Meet Addison Alford

There’s no worse way to get the news that your child has cancer than in an emergency room, hours from home, in the middle of the night. 

That was the beginning of Addison Alford’s family’s story with Arkansas Children’s Hospital — but thanks to you, it wasn’t the end. Since that awful night in January 2015, Addison, who lives in Farmington with her mom, stepdad, and five brothers, has gotten the treatment she needs to fight her illness. Just as importantly, her entire family has gotten the caring support they needed to get them through some unimaginably tough times.

“Those nurses are like big sisters and Sunday school teachers and nurses and friends all in one person,” Addison’s mom, Robby Funk, says.

Robby knew something was seriously wrong when Addison began fainting at school in early 2015. Her pediatrician couldn’t find an obvious cause at first, but eventually ordered a full blood workup. One night in January 2015, Addison’s doctor called with the results: Addison’s white blood cell count was six times higher than normal. She told Robby to take her daughter to Arkansas Children’s Hospital right away.

After the three-hour drive to Little Rock, Addison was seen in the Emergency Department at ACH and diagnosed with high risk b-cell acute lymphoblastic leukemia. She started chemotherapy treatments immediately. For the next year, she traveled to Little Rock frequently. Her chemo treatments were working, but she often had complications requiring overnight stays in the hospital.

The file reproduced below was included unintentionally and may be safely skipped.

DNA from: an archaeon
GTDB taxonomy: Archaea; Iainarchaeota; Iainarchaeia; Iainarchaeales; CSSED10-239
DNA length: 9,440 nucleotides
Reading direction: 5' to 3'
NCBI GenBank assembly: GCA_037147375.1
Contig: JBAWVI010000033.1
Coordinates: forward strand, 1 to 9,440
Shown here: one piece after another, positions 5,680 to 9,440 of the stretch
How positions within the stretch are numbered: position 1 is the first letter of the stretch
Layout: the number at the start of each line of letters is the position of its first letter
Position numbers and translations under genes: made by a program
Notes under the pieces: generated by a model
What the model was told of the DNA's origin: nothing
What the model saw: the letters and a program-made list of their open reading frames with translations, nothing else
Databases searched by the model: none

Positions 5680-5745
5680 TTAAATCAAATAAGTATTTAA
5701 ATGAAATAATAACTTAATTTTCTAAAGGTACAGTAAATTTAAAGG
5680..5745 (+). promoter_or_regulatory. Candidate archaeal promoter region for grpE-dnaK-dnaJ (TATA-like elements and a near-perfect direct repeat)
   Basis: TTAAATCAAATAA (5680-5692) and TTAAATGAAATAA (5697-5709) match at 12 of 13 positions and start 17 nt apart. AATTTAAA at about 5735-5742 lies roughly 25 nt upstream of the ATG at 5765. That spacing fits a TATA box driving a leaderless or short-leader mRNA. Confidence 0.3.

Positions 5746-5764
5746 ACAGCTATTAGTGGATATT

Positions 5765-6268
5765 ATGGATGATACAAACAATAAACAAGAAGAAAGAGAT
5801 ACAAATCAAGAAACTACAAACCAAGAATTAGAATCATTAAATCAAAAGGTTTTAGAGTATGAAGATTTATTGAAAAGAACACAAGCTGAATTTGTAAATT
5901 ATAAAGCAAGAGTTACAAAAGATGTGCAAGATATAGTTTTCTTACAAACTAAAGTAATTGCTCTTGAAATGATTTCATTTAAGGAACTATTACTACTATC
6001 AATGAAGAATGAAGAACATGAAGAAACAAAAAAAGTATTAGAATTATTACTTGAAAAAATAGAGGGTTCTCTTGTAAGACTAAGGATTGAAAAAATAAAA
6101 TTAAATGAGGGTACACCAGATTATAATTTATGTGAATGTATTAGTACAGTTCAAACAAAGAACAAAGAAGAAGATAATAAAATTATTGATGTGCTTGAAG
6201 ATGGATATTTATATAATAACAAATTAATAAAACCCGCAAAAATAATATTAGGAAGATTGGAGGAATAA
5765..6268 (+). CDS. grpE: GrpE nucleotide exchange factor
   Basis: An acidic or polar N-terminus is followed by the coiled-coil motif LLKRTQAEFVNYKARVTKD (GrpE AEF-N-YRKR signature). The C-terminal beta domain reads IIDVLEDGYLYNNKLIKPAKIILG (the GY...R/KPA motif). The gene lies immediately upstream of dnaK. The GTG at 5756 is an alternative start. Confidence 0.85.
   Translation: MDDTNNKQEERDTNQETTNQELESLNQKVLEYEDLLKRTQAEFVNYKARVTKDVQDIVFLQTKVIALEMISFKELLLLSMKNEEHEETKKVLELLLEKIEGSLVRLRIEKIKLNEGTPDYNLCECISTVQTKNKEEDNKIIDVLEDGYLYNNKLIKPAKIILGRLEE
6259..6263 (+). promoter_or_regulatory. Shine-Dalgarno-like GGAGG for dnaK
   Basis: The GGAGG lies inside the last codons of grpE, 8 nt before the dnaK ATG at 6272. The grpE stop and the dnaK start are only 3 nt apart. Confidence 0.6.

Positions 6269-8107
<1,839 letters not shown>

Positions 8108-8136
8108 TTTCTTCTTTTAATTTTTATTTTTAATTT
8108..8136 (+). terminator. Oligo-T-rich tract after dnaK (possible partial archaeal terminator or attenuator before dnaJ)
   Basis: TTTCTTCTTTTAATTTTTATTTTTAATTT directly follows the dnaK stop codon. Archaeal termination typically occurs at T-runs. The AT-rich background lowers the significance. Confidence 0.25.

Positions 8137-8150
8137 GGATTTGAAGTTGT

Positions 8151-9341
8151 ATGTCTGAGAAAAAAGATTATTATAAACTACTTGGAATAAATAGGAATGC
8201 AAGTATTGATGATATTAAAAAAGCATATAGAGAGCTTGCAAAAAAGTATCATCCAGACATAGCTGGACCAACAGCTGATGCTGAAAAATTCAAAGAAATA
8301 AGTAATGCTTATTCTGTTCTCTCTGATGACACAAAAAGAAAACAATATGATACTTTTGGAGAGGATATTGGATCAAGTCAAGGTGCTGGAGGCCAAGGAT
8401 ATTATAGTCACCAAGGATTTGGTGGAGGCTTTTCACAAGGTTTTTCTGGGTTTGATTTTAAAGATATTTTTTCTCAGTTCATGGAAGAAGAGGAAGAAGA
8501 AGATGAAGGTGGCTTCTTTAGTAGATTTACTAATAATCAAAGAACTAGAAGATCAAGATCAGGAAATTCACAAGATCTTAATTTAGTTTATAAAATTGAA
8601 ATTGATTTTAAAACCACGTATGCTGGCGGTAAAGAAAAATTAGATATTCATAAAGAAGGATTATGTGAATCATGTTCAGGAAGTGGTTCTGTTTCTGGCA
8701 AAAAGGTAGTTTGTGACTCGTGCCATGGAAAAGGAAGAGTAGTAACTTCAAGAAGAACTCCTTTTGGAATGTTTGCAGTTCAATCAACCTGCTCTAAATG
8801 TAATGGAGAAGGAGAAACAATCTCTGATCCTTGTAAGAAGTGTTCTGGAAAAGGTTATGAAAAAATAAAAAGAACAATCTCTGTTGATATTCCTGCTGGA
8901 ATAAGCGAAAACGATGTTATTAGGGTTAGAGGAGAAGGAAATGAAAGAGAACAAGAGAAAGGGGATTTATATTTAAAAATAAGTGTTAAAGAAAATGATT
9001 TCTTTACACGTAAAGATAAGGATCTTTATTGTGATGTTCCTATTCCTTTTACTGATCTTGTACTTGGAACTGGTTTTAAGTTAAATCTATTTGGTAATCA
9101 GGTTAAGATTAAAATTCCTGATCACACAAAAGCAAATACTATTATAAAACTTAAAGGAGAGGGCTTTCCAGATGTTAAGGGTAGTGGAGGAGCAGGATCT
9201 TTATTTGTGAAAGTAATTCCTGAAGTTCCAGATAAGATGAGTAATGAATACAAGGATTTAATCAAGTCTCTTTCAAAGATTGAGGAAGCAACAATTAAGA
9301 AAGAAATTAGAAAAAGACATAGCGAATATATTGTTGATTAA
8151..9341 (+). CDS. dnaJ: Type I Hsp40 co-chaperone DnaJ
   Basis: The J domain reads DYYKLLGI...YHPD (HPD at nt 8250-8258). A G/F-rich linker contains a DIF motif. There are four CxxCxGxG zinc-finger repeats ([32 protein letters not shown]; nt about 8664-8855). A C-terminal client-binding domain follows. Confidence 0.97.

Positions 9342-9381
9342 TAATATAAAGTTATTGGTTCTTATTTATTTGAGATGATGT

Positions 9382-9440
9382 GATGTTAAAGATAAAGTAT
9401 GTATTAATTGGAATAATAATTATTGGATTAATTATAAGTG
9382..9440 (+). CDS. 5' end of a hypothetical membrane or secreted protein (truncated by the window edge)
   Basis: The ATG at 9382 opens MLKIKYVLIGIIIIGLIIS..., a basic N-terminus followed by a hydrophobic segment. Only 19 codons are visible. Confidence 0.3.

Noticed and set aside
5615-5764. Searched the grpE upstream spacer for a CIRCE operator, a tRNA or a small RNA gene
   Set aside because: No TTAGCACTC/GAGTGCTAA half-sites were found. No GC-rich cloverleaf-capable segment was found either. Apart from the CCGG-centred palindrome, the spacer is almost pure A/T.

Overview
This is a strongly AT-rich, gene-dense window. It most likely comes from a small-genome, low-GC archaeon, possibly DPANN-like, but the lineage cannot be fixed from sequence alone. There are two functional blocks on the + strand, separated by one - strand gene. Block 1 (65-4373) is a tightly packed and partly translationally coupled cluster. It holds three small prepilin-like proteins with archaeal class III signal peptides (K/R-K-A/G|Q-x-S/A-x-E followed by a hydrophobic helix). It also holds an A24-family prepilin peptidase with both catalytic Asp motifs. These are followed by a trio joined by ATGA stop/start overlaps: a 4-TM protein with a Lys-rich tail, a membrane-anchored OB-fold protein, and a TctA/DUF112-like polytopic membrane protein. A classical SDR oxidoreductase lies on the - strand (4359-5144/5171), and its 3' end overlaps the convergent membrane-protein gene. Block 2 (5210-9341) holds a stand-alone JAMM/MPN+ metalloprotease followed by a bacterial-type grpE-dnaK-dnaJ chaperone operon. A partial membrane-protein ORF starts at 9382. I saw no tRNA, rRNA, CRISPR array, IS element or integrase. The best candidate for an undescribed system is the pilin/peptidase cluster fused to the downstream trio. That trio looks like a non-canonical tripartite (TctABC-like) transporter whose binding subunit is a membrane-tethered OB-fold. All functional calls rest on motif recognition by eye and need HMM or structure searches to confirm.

Through it all, Robby says, the nurses and other staff at ACH ensure Addison go to enjoy her childhood as much as possible. She was in the hospital for her 9th birthday, so the ACH Child Life team arranged a small party in a meeting room. When she lost a tooth during one stay, the Tooth Fairy pulled out all the stops: a handwritten card, glitter, and a hefty reward. When Addison’s best friend brought her a doll, one of the nurses helped Addison rig up a doll-sized chemo port and IVs, just like hers.

“They never let you know if they’re having a busy night,” Robby says of the nurses who cared for her daughter. “You think your child is their only patient and this is all they have to do.”

Addison is doing great now: she’s in 5th grade, has graduated to oral maintenance chemotherapy and still visits ACH monthly for chemotherapy in her port and spine. Addison has turned her focus toward helping other children. She loves holding fundraisers like bake sales and lemonade stands to raise money for research into childhood cancers. She’s hoping being an Ambassador for Arkansas Children’s Northwest will help that effort.

“She just wants to be very helpful and do everything possible to bring awareness about the new children’s hospital in Springdale,” Robby says. “We all do. We’ve become very passionate about that.”

Donate in honor of Addison by visiting her fundraising page here. Until no child needs us, we need you.

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